FLIP sensors have been developed for a wide range of ions, amino acids and mono- and disaccharides and have been used to address important biological problems, such as the release of glutamate from neurons [10, 11], the exchange of tryptophan against kynurenine in cancer cells  or the transport of glucose across the endoplasmic reticulum membrane . Here it has been shown that the nanosensor technology also has potential applications for fermentation processes in the food, pharmaceutical and biofuel industries, since the FRET sensors robustly and quantitatively report changes in intracellular ligand concentrations in microorganisms. In this study, both a novel arabinose FRET nanosensor as well as an improved maltose nanosensor were used to quantify intracellular ligand concentrations in bacterial cell cultures in a 96-well microplate fluorimeter. These results demonstrate that, after addition of sugar, the rate of uptake exceeds the rate of metabolism in E. coli. Moreover, by using an injection module attached to the fluorimeter, it was possible to determine accumulation rates after the addition of the metabolite. Finally, the new Gateway-based vector system used here to construct the arabinose sensor will help to accelerate the development of novel sensors for other relevant compounds including xylose, one of the major cell wall-derived pentoses.
The apparent cytosolic steady-state levels of both arabinose and maltose were 20- to 200-fold lower in the cytosol compared with the extracellular medium, indicating the presence of a highly active metabolic flux that exceeds uptake rates even at high external levels. It should be noted that the maltose sensor also recognizes maltooligosaccharides ; thus, the actual maltose levels in the cytosol may be even lower if maltose is rapidly converted into maltooligosaccharides. At low maltose concentrations, maltose is imported by the maltoporin LamB across the outer membrane, and then bound by the maltose PBP, which delivers maltose to the ATP-dependent ABC transporter . However, at high maltose levels, this system with an affinity of around 1 μM (LamB) is not essential since the growth of lamB mutants is unaffected at high maltose concentrations . Consistent with the responses observed here, low-affinity/high-capacity uptake systems predominate at 1 to 100 mM maltose (stationary BL21-Gold(DE3) cells, kept in LB at 4°C overnight to allow full folding of the fluorophores, then washed and incubated in M9 medium for 1 hour to ensure low endogenous maltose levels). Given the successful use of the sensors in other systems, it will be possible to use physiological conditions; moreover, this system can be used to identify the nature of the low-affinity transport system.
The carbohydrate polymer loading in lignocellulosic biomass feedstock saccharification is typically at least 10%, resulting in monosaccharide concentrations up to several 100 mM, which is higher than encountered by fermentative organisms in nature and might result in increased carbon flux into undesired pathways . In addition, different organisms have a preference for fermenting one monosaccharide over another resulting in inefficient use of the feedstock substrate . Nanosensors might aid in identifying conditions of metabolite accumulation as a result of obstruction in, or repression of, metabolic pathways. An absence of, or decrease in, intracellular metabolite levels would indicate a lack of external supplies caused for instance, by the inhibition of uptake systems.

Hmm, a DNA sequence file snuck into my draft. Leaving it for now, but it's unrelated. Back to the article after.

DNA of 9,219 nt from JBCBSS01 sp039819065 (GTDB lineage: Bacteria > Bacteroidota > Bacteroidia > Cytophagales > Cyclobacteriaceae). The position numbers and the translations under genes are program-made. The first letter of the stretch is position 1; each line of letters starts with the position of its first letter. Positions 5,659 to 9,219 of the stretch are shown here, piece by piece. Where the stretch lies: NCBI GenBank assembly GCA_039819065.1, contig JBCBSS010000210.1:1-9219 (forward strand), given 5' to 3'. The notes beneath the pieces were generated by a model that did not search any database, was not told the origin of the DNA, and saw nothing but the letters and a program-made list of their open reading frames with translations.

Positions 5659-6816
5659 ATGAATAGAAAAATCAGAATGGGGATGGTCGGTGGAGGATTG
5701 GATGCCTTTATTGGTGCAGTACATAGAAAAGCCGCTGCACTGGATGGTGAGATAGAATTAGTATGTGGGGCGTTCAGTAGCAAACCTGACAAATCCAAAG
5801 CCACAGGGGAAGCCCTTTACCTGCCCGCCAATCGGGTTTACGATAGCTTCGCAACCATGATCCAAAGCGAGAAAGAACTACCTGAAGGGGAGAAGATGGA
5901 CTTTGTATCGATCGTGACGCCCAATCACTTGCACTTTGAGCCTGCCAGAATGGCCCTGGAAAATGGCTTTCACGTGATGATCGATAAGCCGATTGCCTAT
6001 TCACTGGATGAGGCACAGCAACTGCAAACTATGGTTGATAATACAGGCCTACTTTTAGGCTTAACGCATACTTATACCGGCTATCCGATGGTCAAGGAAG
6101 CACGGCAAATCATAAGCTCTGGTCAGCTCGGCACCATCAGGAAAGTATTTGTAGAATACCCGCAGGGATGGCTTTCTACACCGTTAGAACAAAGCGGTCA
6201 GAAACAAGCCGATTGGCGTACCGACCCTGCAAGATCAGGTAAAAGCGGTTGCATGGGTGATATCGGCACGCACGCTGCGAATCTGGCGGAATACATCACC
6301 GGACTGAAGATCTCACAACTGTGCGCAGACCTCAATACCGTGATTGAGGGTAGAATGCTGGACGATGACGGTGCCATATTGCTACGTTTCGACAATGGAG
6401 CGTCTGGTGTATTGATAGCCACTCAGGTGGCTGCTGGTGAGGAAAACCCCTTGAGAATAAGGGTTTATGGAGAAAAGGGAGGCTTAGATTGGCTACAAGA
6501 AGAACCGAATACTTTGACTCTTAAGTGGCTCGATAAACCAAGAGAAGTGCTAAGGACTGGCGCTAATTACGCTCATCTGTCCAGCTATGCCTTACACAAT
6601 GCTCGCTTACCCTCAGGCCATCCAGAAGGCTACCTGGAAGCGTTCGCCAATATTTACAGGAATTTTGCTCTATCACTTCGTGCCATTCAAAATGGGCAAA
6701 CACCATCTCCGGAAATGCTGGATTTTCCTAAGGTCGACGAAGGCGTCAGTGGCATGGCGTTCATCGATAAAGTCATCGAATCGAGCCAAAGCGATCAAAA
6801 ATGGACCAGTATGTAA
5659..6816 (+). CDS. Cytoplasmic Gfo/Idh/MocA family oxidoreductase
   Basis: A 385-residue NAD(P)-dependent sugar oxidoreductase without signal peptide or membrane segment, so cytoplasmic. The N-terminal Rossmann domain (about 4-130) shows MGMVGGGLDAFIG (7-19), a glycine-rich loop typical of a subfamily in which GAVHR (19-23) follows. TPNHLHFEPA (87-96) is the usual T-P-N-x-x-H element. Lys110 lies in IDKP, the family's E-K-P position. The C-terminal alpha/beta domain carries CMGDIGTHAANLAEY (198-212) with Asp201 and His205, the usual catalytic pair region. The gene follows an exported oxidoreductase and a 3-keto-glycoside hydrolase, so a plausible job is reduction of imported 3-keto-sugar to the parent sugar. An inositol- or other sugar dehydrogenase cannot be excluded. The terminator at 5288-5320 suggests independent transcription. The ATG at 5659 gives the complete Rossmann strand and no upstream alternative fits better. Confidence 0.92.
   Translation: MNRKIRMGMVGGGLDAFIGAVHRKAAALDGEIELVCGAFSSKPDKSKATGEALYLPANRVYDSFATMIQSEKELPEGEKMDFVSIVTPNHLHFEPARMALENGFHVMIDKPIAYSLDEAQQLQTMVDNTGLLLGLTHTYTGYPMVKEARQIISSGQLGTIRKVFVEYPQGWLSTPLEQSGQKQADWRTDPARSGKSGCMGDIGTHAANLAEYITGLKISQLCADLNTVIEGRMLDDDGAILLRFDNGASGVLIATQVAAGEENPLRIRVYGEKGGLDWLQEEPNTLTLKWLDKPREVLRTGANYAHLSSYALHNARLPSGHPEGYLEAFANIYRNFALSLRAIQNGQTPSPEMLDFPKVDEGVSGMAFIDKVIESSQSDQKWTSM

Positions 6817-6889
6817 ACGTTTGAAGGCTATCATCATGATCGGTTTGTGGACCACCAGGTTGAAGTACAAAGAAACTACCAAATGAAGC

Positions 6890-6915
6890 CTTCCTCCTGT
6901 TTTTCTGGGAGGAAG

In this study, a sensor for monitoring intracellular levels of the pentose arabinose has been described, which was constructed by sandwiching the arabinose-binding protein gene of E. coli between the fluorophore genes in the Gateway destination vector pGWF1. The other main pentose present in cell walls of biofuel feedstocks such as corn fiber is xylose . Given the success in generating FRET sensors for ribose, arabinose, glucose, maltose and sucrose using this concept [9, 19–21], analogously, xylose sensors may be constructed using identified xylose-binding proteins as sensing domains [22, 23]. The developed Gateway-based cloning system enables rapid fusion of new recognition elements into a vector containing flanking fluorescent proteins. In addition, the linker deletion strategy used for optimization of the maltose sensor can be applied to metabolite sensors with high signal-to-noise ratios such as those shown here for the arabinose and unmodified maltose sensors. Given the wide spectrum of naturally available scaffolds that can be used for constructing additional FRET sensors relevant for metabolite analysis in relation to biofuels, the Gateway system and linker optimization strategy promise the rapid development of a suite of efficient FRET sensors for applications in bioengineering.
Furthermore, the high dynamic range of the responses, specifically shown in Figure 5A for maltose accumulation in E. coli make them suitable for use in high-throughput screens in, for instance, strain optimization. The technology is simple and fast to use and complements flux analysis by alternative methods, such as isotope pulse labeling combined with mass-spectroscopy . The data shown here demonstrate that FRET nanosensors can be used in prokaryotes and as such, have potential applications for the development of strains for the production of biofuels. The analysis of metabolite flux using an array of sensors will be valuable for ongoing efforts in kinetic modeling of carbohydrate fermentation in biofuel-producing organisms such as Zymomonas mobilis .